Wondering how assisted living determines the level of care you'll need - and how much you'll pay? Seniorly's got everything you need to know about how an assisted living community will determine your level of care.
When it comes to finding an assisted living situation that's the right for you or your family members, it's not a one-size-fits-all matter. Every individual has unique needs, and it's crucial to understand the difference in levels of care, the impact they have on assisted living pricing, and how the levels of care are determined in the first place. Assisted living levels are an important part of the decision-making process, and we're here to help you learn everything you need to know to make confident decisions.
Trained nurses are usually in charge of conducting an assisted living care assessment and making the appropriate recommendation. Interestingly, there is no universal standard for levels of care. Most assisted living communities use their own scale, or a state standard, to determine how much care their residents need. In California for example, a form 602 will outline these items, while in Rhode Island, the assessment is slightly different. Regardless of what state you live in, assessments will often cover the following items:
Essentially, an assisted living assessment revolves around evaluating activities of daily living, often abbreviated as ADLs. These are the basic tasks that we perform every day, things that most of us take for granted By examining how well someone can manage these activities, the trained nurse can gauge the level of assistance that individual might need.
Some assisted living communities use an acuity scale to determine how much care a resident needs. For some communities, this might be a scale of 1-3, for others, it might be more nuanced and go from 1 to 5. This scale helps community staff understand what each individual resident might need day-to-day, and it helps them to evaluate residents over time, to adjust their care as their needs change.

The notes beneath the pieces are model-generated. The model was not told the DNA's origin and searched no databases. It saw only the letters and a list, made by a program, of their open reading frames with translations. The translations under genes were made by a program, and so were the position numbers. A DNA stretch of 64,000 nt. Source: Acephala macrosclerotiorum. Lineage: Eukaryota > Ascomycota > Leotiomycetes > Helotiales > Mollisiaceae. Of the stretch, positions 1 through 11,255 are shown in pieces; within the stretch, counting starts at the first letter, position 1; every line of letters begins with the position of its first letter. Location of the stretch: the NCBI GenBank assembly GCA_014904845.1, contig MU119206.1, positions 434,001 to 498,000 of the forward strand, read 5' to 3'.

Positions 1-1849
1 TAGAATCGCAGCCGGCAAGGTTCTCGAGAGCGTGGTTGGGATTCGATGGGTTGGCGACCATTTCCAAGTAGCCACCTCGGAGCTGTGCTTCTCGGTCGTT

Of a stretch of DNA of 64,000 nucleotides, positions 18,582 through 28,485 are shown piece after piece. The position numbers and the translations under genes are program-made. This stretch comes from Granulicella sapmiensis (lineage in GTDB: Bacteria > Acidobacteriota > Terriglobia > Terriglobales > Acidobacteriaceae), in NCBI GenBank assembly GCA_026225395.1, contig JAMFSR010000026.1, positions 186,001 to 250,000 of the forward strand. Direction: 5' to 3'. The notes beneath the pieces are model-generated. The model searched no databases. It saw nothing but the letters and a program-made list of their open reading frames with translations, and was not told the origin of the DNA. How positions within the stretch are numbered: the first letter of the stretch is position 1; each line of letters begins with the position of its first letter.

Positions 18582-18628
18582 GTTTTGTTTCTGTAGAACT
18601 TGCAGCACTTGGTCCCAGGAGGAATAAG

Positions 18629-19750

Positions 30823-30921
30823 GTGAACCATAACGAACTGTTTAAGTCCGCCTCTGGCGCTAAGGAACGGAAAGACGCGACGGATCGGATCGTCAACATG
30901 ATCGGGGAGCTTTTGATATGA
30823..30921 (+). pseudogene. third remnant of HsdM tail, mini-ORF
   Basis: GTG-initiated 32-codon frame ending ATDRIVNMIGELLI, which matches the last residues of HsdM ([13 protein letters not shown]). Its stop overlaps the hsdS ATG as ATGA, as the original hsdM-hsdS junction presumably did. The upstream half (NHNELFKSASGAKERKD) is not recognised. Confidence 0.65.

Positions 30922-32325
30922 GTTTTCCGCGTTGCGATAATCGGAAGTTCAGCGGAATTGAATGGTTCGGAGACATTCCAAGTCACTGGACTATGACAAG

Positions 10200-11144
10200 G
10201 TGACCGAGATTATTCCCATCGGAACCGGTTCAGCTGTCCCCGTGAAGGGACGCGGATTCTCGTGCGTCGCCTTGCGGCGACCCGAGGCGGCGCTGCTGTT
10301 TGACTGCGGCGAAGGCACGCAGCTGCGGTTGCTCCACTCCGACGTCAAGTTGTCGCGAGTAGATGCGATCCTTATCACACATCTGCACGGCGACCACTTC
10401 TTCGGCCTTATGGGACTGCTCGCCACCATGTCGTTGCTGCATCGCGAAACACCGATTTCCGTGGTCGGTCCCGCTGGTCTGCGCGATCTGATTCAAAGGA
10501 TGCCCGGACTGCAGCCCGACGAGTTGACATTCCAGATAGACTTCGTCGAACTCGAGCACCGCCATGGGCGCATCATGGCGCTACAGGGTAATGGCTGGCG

When you’re visiting or evaluating assisted living communities, ask staff if they have such a scale and how they define each level of care. Also, be sure to ask if there is a level at which they might not be able to care for your loved one, or at which additional caretakers may need to be brought in.
If the assisted living facility allows it, nurses, rehabilitation therapists, or hospice workers might be able to tend to your loved one in the home they’ve known in their assisted living community.For example, level 1 care might mean that a senior needs help with a single ADL, like dressing, or just reminders about taking medication, while level 5 care could mean that a senior needs help with four or more ADLs throughout the day.
You might come across the terms “low acuity” or “high acuity” when discussing care levels for older adults. To simplify, low-acuity patients need very little care in comparison to high-acuity patients.
Individuals whose care needs are minimal would be categorized as needing a low level of care in an assisted living facility. For these individuals, a community that includes an Independent living option is great. This term often covers seniors living independently within their own condos or homes in a 55+, or independent living senior community. Seniors in these environments have full kitchens to prepare their own meals (even if group dining is an option) and might still have their own cars. Seniors in independent living typically don’t need or receive any help with the activities of daily living (bathing, dressing, eating, etc.).
Seniors living in CCRCs (Continuing Care Retirement Communities) might start out in the independent living side of the community, and age in place: moving to the assisted living wing when necessary and sometimes even into memory care, if they need it and their CCRC has this capability.
Those requiring a lower level of care would likely see this factored into a lower average monthly rent; that's why you'll want to figure out how much assistance they need.
Assisted living is when trained caregivers help seniors with the activities of daily living (ADLs), a medical term you’ll hear frequently when discussing senior care.